Crossing borders is more complicated when you're African. Even with a United States passport.
It’s summer, and I’m on Chicago’s South Side for a job. I’m supposed to be organizing Wal-Mart workers to fight for better wages and working conditions. It ain’t going well. I’m tired. I walk for hours through stadium-sized parking lots and aisles upon aisles, blinding white walls, filled with black workers in navy polos and blue vests, their heads down. The brown eyes of the employees stay fixated on the floor’s white tiles. It’s a sterile twenty first century plantation.
No one wants to speak to me. They know what’s up when I ask, “you like working here?” Eyes avert from mine, dart back and forth making sure a manager isn’t around the aisle with a pink slip. I leave at night and drive through the city. Teenagers mobbin’ on corners approach my car at intersections. Cops race by, sirens light up the block and my heart is as stop-and-go as the lights. I get to where I’m staying—the village of Bedford Park. White people frolick about, oblivious to the pain that black people are going through a few miles away. Fourth of July is coming up and they tell me that people always die that weekend.
I have a three day weekend and a car. I look up at the night sky and see the North Star. I ain’t never been to Canada. I decide to go to Toronto. I’m gonna play Drake the whole way there. Fourth of July wasn’t meant for me anyway. So, I go north.
But a blue American passport in brown hands can be voided real quick.
At the border, the cars in front of me spend a minute or two at the window. When it’s my turn he spends forever looking at his screen. He asks me a dozen questions and then repeats the same questions again, waiting for me to contradict myself. I don’t. The contradiction, I assume is in my melanin, or his perception of it.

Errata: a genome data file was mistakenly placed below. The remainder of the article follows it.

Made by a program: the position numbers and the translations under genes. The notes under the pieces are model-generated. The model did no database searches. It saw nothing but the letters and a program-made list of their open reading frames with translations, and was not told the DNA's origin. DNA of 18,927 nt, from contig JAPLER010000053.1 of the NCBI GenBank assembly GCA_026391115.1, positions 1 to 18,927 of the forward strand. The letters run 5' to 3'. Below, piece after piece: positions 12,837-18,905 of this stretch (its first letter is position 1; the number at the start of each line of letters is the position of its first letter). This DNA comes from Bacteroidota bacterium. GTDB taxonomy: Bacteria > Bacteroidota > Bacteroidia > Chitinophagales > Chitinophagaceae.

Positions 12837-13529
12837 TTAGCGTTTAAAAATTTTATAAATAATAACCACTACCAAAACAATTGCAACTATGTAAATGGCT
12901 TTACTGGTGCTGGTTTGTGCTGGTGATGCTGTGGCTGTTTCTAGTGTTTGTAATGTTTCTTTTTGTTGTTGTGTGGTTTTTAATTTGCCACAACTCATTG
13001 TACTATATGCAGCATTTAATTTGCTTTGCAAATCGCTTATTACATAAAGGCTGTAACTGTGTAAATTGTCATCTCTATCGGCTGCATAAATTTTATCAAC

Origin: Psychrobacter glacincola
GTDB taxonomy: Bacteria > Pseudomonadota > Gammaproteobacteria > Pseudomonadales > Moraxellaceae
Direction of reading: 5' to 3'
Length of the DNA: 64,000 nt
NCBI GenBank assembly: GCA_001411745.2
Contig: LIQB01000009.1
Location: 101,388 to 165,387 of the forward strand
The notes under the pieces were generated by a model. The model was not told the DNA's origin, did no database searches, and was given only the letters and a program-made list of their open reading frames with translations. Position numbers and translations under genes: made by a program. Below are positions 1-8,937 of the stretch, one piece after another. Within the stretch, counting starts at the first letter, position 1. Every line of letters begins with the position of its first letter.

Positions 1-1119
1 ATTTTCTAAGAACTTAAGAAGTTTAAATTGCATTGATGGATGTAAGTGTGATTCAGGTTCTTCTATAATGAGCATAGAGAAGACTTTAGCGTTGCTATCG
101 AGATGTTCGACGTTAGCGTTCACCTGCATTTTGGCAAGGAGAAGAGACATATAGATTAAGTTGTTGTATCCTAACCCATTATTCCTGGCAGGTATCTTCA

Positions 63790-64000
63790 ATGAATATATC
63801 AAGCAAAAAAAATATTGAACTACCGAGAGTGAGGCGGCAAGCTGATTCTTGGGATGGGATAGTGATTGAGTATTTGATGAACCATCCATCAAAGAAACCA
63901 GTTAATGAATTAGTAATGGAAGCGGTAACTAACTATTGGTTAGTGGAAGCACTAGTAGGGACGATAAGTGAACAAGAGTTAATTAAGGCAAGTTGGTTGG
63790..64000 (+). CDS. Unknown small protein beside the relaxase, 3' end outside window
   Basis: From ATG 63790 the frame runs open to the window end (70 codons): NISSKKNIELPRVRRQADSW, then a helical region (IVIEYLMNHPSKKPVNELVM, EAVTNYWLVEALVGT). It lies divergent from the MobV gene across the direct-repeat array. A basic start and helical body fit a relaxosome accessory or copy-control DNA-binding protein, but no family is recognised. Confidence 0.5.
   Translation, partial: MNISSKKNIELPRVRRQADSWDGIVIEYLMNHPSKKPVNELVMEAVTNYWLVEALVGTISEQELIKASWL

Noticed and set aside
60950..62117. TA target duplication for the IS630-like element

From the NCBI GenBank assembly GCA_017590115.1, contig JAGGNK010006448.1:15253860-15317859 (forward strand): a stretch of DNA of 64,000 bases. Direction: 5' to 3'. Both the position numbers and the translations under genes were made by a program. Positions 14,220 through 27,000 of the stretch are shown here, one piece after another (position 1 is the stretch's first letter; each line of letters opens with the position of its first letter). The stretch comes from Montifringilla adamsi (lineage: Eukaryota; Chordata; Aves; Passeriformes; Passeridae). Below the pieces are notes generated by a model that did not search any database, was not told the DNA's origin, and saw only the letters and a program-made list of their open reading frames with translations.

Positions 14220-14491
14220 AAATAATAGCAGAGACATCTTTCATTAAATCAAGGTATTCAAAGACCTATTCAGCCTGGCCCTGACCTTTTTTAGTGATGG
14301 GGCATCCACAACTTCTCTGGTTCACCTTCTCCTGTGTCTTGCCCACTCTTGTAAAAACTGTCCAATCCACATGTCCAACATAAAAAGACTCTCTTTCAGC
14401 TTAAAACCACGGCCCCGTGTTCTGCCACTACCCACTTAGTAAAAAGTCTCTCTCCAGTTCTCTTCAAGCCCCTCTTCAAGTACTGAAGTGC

“I’m going to need you to park over there.” He says pointing to the customs building. His white hands suck out what little color is in my USA passport and hands it back to me. “Once you park, step out of the vehicle and go inside to talk to an officer, oh, and leave the keys in the vehicle.”
The customs officer that questions me is bulky and ugly. White authority ugly. He asks me the same questions the other dude did, and then asks them again, waiting for me to contradict myself. I don’t.
“What were you doing in, uh, Ethiopia.” He asks.
“Visiting family.” I say.
“You were born there?” He says, excitedly, as if he caught me. As if being born in Africa is an unforgivable crime.
“No, I was born in California, like it says in my passport.” I tell him.
“Oh.” He says disappointingly.
I look through the window. Three officers are tearing up my rental car, going through my duffle bag of clothes and books. Dogs are sniffing for nonexistent drugs.
Kanye plays in my head, “Rental car from avis.”
“Who are you staying with?” he barks.
“A friend.” I say, trying to keep calm.
“How do you know this friend?”
“I met him a few weeks back in Detroit.”
“Detroit?” He says, loudly, a bewildered look on his face.
“What were you doing there?”
“Just sightseeing. Thought I’d check it out—it being so close to Chicago and all.”
He scoffs, “Nobody goes to Detroit to sight see. That’s like going to Haiti. It’s a shit hole. A garbage dump.”
Because they places with a majority black population you mean? I think.
Racism and the microaggressions (and macroaggressions) they spawn are wreaking havoc on our tongues, cause I bit mine so hard I felt the blood come out.
After an hour he tells me he’s going to let me in “his” country. He says he's doing me a favor.
I get back into the car and drive towards Toronto, my tongue barely hanging on as I whisper a prayer to the Six God, asking him to guide me safely through the rest of my trip.